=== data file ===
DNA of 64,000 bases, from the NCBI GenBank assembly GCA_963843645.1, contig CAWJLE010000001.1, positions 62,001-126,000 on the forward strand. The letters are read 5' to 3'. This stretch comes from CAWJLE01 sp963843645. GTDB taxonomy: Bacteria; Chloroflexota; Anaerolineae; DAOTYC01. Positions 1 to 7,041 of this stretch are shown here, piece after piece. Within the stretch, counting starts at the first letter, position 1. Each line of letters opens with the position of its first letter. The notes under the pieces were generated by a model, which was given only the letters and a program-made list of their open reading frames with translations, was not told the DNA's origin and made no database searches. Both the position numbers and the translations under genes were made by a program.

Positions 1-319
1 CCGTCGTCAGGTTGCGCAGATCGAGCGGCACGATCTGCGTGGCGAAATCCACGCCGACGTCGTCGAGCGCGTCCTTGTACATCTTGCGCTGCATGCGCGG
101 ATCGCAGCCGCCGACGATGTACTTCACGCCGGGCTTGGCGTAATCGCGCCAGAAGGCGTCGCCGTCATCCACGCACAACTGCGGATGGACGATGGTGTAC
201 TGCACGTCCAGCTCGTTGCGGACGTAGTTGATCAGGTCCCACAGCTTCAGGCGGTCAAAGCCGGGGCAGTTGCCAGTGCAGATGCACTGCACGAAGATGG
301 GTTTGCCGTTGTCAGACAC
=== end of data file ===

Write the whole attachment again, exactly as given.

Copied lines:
DNA of 64,000 bases, from the NCBI GenBank assembly GCA_963843645.1, contig CAWJLE010000001.1, positions 62,001-126,000 on the forward strand. The letters are read 5' to 3'. This stretch comes from CAWJLE01 sp963843645. GTDB taxonomy: Bacteria; Chloroflexota; Anaerolineae; DAOTYC01. Positions 1 to 7,041 of this stretch are shown here, piece after piece. Within the stretch, counting starts at the first letter, position 1. Each line of letters opens with the position of its first letter. The notes under the pieces were generated by a model, which was given only the letters and a program-made list of their open reading frames with translations, was not told the DNA's origin and made no database searches. Both the position numbers and the translations under genes were made by a program.

Positions 1-319
1 CCGTCGTCAGGTTGCGCAGATCGAGCGGCACGATCTGCGTGGCGAAATCCACGCCGACGTCGTCGAGCGCGTCCTTGTACATCTTGCGCTGCATGCGCGG
101 ATCGCAGCCGCCGACGATGTACTTCACGCCGGGCTTGGCGTAATCGCGCCAGAAGGCGTCGCCGTCATCCACGCACAACTGCGGATGGACGATGGTGTAC
201 TGCACGTCCAGCTCGTTGCGGACGTAGTTGATCAGGTCCCACAGCTTCAGGCGGTCAAAGCCGGGGCAGTTGCCAGTGCAGATGCACTGCACGAAGATGG
301 GTTTGCCGTTGTCAGACAC